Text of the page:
Protecting Your Home against Floods and Fires

(Department of Local Government, Western Cape Government)

Floods and fire outbreaks are hazards that can happen at any time. If the proper measures are not in place, these hazards could become disasters. To prevent the loss of lives and property, everybody needs to be aware of the dangers that floods and fires can cause, and how best to deal with these disasters.

Floods and Fire

Disaster Management

The Western Cape Government's Disaster Management team aims to help the victims of disasters such as floods and fires by providing rapid response and effective recovery of lost property.

A disaster management cycle has been developed to illustrate the ongoing process by which government, businesses and civil society plan for and reduce the impact of disasters. The four phases include:

  • Mitigation: Aims to minimise the effects of a disaster by means of public education.
  • Preparedness: Involves planning and how to respond to a disaster by having regular emergency exercise drills and warning systems in place.
  • Response: Steps taken to minimise the hazards such as search and rescue and emergency relief.
  • Recovery: Efforts made to return the community to normal such as providing temporary housing, grants and medical aid.

What is a Flood?
A flood is when there is a rise in water level in the same area until there is too much water for that area to absorb. Floods can be caused by either too much rain in a short space of time, ongoing rain in the same area, blocked rivers and streams, failure in dam walls or storm surges (waves being driven ashore by strong winds).

What Causes Flooding in Residential Areas?
Urban flooding is caused by a lack of drainage. Heavy rain can cause flooding when the city sewage system and draining canals are not big enough to drain away the rainwater.

How Can I Prepare for a Flood?

  • Identify the risk in your local area.
  • Prepare a home emergency plan, and identify risks around your home.
  • Fix faults like leaking water pipes and remove leaves or any items that can cause flooding in your area.
  • Have an evacuation plan. Everyone in your family has to know where to find shelter.
  • Prepare an emergency toolkit. This should include: a first aid kit, torch and portable radio with batteries, candles and waterproof matches, drinking water, multi-tool, a whistle to signal for help and emergency contact numbers.
  • Check your insurance cover on your house contents and vehicles.

What Should I Do during a Flood?

  • Monitor current flood warnings. Listen to the radio for emergency warnings, evacuation advice and weather updates.
  • Avoid entering floodwater unless it is necessary, and never underestimate the strength of floodwater, even if you are inside a vehicle.
  • Follow all instructions by emergency authorities.
  • Turn off all electricity and water, and take your cellphone with you.
  • Assist the elderley or disabled neighbours.

What Should I Do after the Flood?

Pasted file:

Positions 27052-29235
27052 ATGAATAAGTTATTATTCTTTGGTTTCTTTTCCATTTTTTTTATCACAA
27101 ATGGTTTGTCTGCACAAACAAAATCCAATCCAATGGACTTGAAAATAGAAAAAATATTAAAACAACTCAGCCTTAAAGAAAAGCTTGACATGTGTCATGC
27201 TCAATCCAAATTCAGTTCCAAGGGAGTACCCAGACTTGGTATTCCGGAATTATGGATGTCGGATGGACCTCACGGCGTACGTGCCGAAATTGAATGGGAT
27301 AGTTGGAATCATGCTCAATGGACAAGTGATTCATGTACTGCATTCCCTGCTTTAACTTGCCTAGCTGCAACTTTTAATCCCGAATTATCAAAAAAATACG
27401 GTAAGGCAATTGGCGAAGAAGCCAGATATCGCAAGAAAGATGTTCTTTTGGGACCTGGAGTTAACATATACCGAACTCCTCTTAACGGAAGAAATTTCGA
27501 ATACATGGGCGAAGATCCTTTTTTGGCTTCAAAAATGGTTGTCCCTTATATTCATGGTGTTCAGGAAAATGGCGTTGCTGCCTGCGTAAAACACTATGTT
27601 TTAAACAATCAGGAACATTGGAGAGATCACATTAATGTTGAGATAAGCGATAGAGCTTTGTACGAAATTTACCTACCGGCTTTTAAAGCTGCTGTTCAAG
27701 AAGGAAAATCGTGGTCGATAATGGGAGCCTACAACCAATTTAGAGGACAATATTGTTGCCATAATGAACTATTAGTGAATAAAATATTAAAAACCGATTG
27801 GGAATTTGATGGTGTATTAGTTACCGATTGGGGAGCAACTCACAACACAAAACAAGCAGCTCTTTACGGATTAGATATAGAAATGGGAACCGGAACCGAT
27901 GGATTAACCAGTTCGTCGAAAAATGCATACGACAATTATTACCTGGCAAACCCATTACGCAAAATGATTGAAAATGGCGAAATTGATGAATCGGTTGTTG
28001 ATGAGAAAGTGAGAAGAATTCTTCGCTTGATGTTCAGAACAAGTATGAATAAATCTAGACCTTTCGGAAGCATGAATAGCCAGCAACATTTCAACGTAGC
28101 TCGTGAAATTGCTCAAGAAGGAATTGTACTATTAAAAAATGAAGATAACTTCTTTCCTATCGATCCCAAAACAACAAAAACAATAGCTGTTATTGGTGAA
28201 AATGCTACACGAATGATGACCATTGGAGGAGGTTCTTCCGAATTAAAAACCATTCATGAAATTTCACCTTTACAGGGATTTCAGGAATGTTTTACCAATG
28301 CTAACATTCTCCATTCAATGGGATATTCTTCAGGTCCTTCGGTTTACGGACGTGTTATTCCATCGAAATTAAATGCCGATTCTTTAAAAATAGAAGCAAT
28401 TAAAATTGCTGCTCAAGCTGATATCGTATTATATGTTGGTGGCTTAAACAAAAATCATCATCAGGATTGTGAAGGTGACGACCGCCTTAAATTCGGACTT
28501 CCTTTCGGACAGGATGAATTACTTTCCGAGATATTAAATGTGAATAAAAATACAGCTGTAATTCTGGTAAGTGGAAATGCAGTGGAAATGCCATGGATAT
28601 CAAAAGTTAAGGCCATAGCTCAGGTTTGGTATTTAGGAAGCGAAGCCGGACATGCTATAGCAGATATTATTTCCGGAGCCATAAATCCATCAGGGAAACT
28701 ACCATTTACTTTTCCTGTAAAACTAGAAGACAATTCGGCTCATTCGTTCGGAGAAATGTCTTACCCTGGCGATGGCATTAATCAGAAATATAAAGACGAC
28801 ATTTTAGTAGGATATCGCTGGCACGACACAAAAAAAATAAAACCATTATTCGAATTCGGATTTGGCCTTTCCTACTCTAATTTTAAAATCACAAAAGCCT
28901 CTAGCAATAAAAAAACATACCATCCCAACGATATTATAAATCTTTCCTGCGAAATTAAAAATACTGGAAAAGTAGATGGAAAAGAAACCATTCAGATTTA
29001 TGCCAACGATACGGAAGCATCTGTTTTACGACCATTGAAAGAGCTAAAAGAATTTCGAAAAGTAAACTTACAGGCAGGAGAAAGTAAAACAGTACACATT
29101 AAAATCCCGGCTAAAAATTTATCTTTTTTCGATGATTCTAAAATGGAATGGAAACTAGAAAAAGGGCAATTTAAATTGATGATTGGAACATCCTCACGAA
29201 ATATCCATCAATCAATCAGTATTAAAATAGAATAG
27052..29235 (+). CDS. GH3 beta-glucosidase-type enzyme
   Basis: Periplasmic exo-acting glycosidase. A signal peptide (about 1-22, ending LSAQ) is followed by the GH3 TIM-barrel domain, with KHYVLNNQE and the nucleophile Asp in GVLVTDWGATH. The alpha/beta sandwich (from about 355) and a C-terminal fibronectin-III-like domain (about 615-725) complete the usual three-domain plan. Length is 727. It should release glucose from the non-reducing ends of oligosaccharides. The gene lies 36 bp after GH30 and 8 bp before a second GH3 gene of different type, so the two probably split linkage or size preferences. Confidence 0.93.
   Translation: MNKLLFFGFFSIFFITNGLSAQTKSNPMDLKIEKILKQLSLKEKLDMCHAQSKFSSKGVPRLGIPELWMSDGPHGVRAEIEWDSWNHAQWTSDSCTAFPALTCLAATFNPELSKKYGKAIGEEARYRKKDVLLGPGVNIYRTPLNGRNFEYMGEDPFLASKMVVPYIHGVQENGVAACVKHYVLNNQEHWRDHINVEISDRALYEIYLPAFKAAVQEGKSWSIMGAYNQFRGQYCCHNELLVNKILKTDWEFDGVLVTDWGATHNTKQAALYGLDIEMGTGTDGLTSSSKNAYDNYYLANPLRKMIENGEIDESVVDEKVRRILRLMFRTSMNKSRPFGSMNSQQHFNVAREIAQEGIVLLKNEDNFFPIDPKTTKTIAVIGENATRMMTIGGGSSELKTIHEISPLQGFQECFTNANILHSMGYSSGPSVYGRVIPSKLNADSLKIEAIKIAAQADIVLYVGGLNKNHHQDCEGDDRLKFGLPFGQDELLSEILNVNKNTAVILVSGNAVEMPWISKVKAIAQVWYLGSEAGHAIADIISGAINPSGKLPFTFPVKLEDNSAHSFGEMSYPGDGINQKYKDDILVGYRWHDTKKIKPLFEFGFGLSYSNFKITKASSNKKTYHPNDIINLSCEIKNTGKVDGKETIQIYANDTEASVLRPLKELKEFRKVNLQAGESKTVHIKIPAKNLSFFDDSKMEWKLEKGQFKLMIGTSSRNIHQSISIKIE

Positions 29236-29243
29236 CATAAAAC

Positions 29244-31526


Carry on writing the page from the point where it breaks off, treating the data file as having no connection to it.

• Before entering your house, wait until the water has dropped below floor level.
  • Check with electricity, gas and water authorities to know whether it is safe for you to use these resources.
  • Be aware of contamination if water sources have been flooded; this could be unsafe to drink.

Contact these Emergency Numbers:

  • 112 or 021 480 7700 from a cellphone.
  • 107 from a landline.
  • Report floods, blocked drains and service disruption: 0860 103 089.
  • Disaster Risk Management Centre: 080 911 4357.
  • Contact your local district municipality.

What are the Common Causes of Fires?
Most fires are caused by electrical faults or carelessness. Cigarettes, matches and lighters, candles, heating appliances and equipment such as electric blankets can all cause fires if not carefully monitored.

What if a Fire Breaks out in My House?

  • Warn people inside the house to get out safely.
  • Help people to get out and stay out of harm's way.
  • Crawl out below the smoke to escape the fire.
  • Call the Emergency Services on 107.

The following tips will help to keep you and your family safe from fire:

Using Electricity Safely

  • Do not overload your electrical circuits. Don't keep more than four plugs on one extension (eg with your heater, your kettle, your stove).
  • Service your electrical components regularly and replace faulty ones.
  • Switch off all electrical appliances at the wall at night or when leaving your home.

Safety around an Open Flame

  • Keep matches and lighters out of children's reach.
  • Cut candles in half to prevent them falling over and use a candle holder.

General Safety

  • Keep a well-maintained fire extinguisher in your house, and know how to use it.
  • If you have a garden hose, keep it rolled up and ready in case of fire.
  • Where possible, have more than one exit from your house.
  • Have an escape plan, and make sure that the whole family knows the plan.
  • Do not park in the way of a fire hydrant (and remind your neighbours and visitors to do the same).

Always call the City's Fire and Rescue Services before you make any attempt to fight a fire yourself.

Contact these Emergency Numbers:

  • 112 or 021 480 7700 from a cellphone.
  • 107 or 10177 from a landline.
  • Disaster Risk Management Centre: 080 911 4357.
  • Contact your local district municipality.

For more information, you can visit the City of Cape Town website.

Sources: Disaster Management and City of Cape Town.

The content on this page was last updated on 15 March 2014